Ways to Improve Hiker-Load Relationship

When lugging weight around – either marching, hiking out in the woods, or working at WalMart and stocking shelves, there are things we can learn to improve our relationship with that weight. Does the backpack/load-out fit well? Once having a pack, how much weight should one carry, and how is this determined? (Is BMI a reliable measurement tool?) Are there ways to adjust what/where you are carrying your load-out to improve mobility, speed, and endurance? YES.

Lastly, we have to consider the most invariable element of the hiker-load relationship: the hiker. There are ways we can improve the hiker to adapt to the load-out, and consider accommodations to reduce chances of mobility inefficiencies and/or injuries.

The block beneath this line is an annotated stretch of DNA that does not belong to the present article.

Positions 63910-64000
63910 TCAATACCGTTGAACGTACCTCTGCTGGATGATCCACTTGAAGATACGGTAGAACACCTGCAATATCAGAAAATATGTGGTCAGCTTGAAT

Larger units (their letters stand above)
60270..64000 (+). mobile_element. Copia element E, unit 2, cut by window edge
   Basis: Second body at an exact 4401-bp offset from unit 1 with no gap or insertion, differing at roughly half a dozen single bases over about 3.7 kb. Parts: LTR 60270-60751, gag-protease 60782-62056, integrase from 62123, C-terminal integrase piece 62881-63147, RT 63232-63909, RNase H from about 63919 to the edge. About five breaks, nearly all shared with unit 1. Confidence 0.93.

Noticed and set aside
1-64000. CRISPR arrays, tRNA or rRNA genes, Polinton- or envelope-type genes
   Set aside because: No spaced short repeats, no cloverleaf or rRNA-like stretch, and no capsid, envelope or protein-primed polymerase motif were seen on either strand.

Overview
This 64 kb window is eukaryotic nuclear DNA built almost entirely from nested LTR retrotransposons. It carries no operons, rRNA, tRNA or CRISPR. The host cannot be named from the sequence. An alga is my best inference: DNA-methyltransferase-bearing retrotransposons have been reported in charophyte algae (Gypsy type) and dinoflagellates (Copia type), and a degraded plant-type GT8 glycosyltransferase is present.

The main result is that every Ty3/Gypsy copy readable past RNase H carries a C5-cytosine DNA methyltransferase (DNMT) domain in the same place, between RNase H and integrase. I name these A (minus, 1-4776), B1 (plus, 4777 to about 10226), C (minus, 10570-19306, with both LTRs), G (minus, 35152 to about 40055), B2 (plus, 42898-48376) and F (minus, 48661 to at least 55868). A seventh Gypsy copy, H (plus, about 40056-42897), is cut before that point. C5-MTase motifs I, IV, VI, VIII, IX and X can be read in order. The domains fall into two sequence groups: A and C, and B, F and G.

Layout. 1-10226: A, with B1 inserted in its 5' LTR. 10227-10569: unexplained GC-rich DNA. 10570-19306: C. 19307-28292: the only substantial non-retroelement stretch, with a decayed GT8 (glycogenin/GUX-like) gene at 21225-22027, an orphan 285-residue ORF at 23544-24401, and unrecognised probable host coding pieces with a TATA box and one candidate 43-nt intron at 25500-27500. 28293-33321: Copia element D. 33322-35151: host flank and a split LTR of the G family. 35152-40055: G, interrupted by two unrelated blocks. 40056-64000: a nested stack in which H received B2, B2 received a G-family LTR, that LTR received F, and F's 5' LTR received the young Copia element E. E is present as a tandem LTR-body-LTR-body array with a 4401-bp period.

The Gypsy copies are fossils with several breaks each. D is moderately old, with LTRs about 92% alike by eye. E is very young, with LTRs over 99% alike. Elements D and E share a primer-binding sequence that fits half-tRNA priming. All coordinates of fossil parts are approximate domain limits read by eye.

Improving Hiker-Load Relationship – Fit

Biologically, men and women have different body features that should be accommodated in order to ensure that a backpack fits the wearer ideally; otherwise, a pack can flop/sway/bounce around that can increase discomfort/injuries and inefficiencies. David Boulware, M.D. even determined separate packs for men and women are more than beneficial. They are vital.

“The testers in that study used backpacks with no differences for females. However, in another study where women used their own packs fitted for them, the percentages of injuries were not significantly different from that of men (Boulware, 2004).”

If you’re looking online for a new bag, size up your torso before deciding. REI has a great video for this: